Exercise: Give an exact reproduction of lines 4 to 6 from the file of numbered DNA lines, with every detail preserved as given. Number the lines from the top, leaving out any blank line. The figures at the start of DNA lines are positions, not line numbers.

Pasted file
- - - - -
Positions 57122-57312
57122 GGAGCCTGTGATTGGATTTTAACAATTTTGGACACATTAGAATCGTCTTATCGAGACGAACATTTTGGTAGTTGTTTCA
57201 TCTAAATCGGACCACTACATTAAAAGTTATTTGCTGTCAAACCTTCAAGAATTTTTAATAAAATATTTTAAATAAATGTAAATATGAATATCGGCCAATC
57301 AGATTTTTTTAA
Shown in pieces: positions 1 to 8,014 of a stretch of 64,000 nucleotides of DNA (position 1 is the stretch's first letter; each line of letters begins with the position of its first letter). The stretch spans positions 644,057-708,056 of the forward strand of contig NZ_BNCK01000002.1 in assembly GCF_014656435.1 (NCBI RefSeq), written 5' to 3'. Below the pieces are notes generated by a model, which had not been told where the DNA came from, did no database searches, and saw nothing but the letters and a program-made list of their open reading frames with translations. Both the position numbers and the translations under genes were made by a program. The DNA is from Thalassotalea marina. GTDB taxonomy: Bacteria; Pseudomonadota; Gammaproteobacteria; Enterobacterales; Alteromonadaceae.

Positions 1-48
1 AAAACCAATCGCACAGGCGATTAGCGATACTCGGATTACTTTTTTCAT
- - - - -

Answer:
57301 AGATTTTTTTAA
Shown in pieces: positions 1 to 8,014 of a stretch of 64,000 nucleotides of DNA (position 1 is the stretch's first letter; each line of letters begins with the position of its first letter). The stretch spans positions 644,057-708,056 of the forward strand of contig NZ_BNCK01000002.1 in assembly GCF_014656435.1 (NCBI RefSeq), written 5' to 3'. Below the pieces are notes generated by a model, which had not been told where the DNA came from, did no database searches, and saw nothing but the letters and a program-made list of their open reading frames with translations. Both the position numbers and the translations under genes were made by a program. The DNA is from Thalassotalea marina. GTDB taxonomy: Bacteria; Pseudomonadota; Gammaproteobacteria; Enterobacterales; Alteromonadaceae.

Positions 1-48